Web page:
The faith in American unanimity that Joe Biden expressed in this year’s State of the Union speech sounded genuine. But how realistic is it in a country dominated by social fragmentation and a flood of alternative realities?
George Blecher is a former professor at the City University of New York. He is a writer, journalist and translator. His articles appear in, among others, the New York Times, Eurozine, New Republic, Christian Science Monitor, as well as Visegrád Insight and the Danish daily Information. He is a member of the Eurozine Advisory Board.
The red tide never surged but the re-election of numerous brazen careerists and hardline crazies is bad news for the next two years and beyond, particularly since the Democrats have little idea about how to oppose this new breed of politician.
Amidst bipartisan solidarity with Ukraine, Joe Biden’s State of the Union address focused on unity and reconciliation. But in reality, deep rifts remain not just between the parties, but within them too. The jockeying for 2024 has already long begun.
Pessimists fear that the Trump phenomenon has not so much derailed American democracy as revealed long-standing problems in the system itself. But if the causes of the crisis are apparent, prospects of a way out are lacking in a country bitterly divided.
The first month of the pandemic in the US
The Trump administration’s failing response to COVID-19 has prompted governors and mayors to step up and even form shadow federations to coordinate their efforts. Lifelong New Yorker George Blecher reflects on the first phase of the coronavirus crisis in the US.
Trump’s 2020 State of the Union address
In the midst of a predictably partisan impeachment trial, Donald Trump said not a word about the ongoing process or his abuse of power that led to it. Democrats may not be able to capitalize on Republicans’ exposed lack of morals in this year’s elections, facing deep fragmentation themselves, chaos in their primary processes and a problematic bid for the presidential nomination from an upbeat billionaire.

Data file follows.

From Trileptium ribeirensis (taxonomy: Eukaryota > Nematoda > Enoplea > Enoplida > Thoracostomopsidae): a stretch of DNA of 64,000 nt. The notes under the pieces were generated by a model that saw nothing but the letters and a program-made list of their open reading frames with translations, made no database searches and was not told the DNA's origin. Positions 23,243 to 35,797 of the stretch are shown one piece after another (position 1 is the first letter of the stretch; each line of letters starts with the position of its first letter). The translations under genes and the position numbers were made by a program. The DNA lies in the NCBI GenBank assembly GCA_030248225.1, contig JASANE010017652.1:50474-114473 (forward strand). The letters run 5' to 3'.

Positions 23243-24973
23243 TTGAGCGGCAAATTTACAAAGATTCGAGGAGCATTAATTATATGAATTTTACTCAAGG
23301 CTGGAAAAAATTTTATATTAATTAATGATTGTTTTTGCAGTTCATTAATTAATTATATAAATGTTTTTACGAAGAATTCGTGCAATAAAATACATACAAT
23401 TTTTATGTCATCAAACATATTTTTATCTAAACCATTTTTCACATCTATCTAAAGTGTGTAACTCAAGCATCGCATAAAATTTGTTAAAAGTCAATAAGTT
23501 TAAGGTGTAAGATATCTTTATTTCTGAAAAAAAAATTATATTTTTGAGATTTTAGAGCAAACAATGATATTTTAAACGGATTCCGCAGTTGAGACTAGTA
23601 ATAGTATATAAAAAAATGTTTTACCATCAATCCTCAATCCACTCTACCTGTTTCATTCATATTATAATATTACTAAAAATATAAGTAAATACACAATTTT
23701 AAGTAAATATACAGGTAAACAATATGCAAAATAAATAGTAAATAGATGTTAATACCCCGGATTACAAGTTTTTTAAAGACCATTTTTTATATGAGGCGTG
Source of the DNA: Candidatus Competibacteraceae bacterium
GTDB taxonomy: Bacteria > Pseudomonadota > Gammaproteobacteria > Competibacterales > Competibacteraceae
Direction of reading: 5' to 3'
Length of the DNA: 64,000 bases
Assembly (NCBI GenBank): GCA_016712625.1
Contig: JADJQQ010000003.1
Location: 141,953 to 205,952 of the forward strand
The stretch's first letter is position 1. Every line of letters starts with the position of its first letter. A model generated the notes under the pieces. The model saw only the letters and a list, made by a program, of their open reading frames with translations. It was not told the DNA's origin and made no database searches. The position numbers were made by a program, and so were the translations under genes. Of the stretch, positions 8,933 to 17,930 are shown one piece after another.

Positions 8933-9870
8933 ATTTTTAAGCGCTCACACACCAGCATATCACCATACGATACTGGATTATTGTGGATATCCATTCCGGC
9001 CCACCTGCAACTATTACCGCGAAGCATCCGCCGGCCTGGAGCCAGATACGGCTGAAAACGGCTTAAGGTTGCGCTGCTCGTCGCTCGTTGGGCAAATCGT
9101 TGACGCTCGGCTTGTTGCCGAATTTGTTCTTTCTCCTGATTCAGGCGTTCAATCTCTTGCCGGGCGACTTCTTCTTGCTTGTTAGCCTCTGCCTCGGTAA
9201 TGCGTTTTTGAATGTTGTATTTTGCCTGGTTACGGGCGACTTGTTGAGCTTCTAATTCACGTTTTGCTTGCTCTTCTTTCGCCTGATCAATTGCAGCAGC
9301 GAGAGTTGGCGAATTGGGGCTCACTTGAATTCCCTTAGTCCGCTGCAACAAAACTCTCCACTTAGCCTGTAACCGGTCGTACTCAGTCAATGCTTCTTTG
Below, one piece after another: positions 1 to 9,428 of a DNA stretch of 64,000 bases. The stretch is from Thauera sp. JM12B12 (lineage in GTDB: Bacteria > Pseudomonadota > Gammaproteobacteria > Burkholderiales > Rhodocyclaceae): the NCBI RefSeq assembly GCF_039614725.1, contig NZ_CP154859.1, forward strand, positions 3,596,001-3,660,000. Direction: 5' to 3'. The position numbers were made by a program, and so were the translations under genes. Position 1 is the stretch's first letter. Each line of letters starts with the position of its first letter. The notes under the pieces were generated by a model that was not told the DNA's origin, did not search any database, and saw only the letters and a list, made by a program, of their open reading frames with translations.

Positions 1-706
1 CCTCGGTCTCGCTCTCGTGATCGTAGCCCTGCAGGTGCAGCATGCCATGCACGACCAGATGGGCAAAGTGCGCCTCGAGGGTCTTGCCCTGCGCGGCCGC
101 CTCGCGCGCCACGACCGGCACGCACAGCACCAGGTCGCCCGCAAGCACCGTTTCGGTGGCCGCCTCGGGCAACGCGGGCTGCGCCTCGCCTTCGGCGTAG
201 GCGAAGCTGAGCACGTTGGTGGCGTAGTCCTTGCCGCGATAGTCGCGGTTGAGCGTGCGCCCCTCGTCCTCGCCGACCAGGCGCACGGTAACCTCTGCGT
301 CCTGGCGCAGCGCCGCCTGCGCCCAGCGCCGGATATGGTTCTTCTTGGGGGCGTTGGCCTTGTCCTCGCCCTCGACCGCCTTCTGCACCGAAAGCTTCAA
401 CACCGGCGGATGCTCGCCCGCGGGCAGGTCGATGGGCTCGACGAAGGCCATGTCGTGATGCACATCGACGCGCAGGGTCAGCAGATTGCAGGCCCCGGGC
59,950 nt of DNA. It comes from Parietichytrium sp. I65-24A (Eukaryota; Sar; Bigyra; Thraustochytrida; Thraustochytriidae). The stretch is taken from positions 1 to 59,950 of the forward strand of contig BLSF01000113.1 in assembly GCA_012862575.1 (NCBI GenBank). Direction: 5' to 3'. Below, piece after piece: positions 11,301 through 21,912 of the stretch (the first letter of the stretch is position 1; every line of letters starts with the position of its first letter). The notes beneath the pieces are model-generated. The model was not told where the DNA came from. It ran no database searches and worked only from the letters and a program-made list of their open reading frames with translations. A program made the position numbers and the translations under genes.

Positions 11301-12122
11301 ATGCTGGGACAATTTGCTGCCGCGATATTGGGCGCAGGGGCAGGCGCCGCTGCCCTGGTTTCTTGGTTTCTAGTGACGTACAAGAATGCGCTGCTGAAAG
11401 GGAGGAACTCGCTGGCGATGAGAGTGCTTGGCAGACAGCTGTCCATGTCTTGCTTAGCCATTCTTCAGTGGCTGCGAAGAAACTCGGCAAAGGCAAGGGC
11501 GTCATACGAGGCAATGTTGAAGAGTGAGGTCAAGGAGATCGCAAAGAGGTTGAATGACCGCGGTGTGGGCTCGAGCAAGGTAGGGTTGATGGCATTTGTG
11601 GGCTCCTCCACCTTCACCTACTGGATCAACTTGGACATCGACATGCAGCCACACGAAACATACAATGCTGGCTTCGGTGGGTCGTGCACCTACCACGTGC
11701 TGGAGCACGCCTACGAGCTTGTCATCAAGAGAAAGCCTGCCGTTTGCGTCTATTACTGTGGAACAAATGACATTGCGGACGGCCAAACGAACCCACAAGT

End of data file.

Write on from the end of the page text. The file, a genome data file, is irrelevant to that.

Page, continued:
An interview with George Blecher on US politics in the age of Trump
Media acceleration puts enormous emphasis on speed, creating a pressure on politics that the elaborate procedures of cross-party cooperation cannot withstand. Modelled after Roman democracy, modern liberal democracies may as well have an expiration date, George Blecher argues.
The state of the union after the shutdown
Donald Trump’s achievements thus far have been rhetorical. But whether Democrats can take advantage of his weakness remains doubtful. Following the longest government shutdown in US history, Trump is now threatening to declare a national emergency – a move dreaded by even his supporters.
Despite Democrat gains in the mid-terms, the party is no closer to winning back the ‘silent majority’ that was once its core support. In the public sphere, divisions are becoming ever more entrenched. As things stand, Trump’s position remains secure, according to George Blecher.
Michael Bloomberg and the US presidency
As Donald Trump appals and captivates the world in equal measure, another New York businessman is quietly positioning himself for power. American democracy might face even more of a threat from a figure with a record of real success in business and politics, argues fellow New Yorker George Blecher.
Democrats have forgotten whatever promises they made to listen to their opponents, establishment Republicans have been left aghast, and not even Trump’s core support has seen much in the way of reward. As Trump’s star begins to wane, the polarization will increase, predicts George Blecher.
Trump at six months
Half a year in, the furious tempo of the Trump presidency is being maintained – and even heightened – with ever more baroque cast members rotating through the White House. George Blecher attempts to make sense of it all – with a little help from Tacitus and Suetonius.
Trump’s recent military adventures had the world worried, but it wasn’t clear if that was the result of an over-zealous press or genuine amateurishness on the part of the US president. At any rate, the randomness of the past month suggests he is not completely comfortable in his job.
Trump’s most likely reaction to the defeat of his healthcare bill will be to seek revenge on his political opponents. But if he takes his role seriously, he may decide to rally cross-party support for some of his more positive campaign promises, writes George Blecher.
Constitutional conflicts, foreign policy upheavals and media spats: one frenetic month into the Trump presidency, Americans are still in a state of shock. With the madness set to continue, it’s time for a petrified opposition to start making some noise.
Epilogue to an ugly war
Trump’s win was far from unpredictable: the Clinton campaign failed to take popular resentment seriously. Whether or not Trump follows up on all of his many election promises, more conflict can be expected.